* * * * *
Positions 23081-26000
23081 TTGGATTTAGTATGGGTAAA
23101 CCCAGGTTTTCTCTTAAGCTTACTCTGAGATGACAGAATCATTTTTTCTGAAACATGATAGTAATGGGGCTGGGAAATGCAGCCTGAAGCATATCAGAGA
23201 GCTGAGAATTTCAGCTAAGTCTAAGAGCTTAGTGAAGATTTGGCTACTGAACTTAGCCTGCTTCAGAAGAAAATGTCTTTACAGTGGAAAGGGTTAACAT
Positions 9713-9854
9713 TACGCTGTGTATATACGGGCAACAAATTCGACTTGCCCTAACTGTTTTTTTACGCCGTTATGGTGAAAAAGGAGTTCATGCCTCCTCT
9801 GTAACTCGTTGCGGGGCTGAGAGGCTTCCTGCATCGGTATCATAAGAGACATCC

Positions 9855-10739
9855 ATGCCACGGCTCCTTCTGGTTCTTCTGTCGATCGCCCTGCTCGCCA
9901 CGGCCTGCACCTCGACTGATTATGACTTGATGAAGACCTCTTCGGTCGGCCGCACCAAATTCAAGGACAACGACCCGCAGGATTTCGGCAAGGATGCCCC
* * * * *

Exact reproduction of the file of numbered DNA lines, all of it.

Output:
Positions 23081-26000
23081 TTGGATTTAGTATGGGTAAA
23101 CCCAGGTTTTCTCTTAAGCTTACTCTGAGATGACAGAATCATTTTTTCTGAAACATGATAGTAATGGGGCTGGGAAATGCAGCCTGAAGCATATCAGAGA
23201 GCTGAGAATTTCAGCTAAGTCTAAGAGCTTAGTGAAGATTTGGCTACTGAACTTAGCCTGCTTCAGAAGAAAATGTCTTTACAGTGGAAAGGGTTAACAT
Positions 9713-9854
9713 TACGCTGTGTATATACGGGCAACAAATTCGACTTGCCCTAACTGTTTTTTTACGCCGTTATGGTGAAAAAGGAGTTCATGCCTCCTCT
9801 GTAACTCGTTGCGGGGCTGAGAGGCTTCCTGCATCGGTATCATAAGAGACATCC

Positions 9855-10739
9855 ATGCCACGGCTCCTTCTGGTTCTTCTGTCGATCGCCCTGCTCGCCA
9901 CGGCCTGCACCTCGACTGATTATGACTTGATGAAGACCTCTTCGGTCGGCCGCACCAAATTCAAGGACAACGACCCGCAGGATTTCGGCAAGGATGCCCC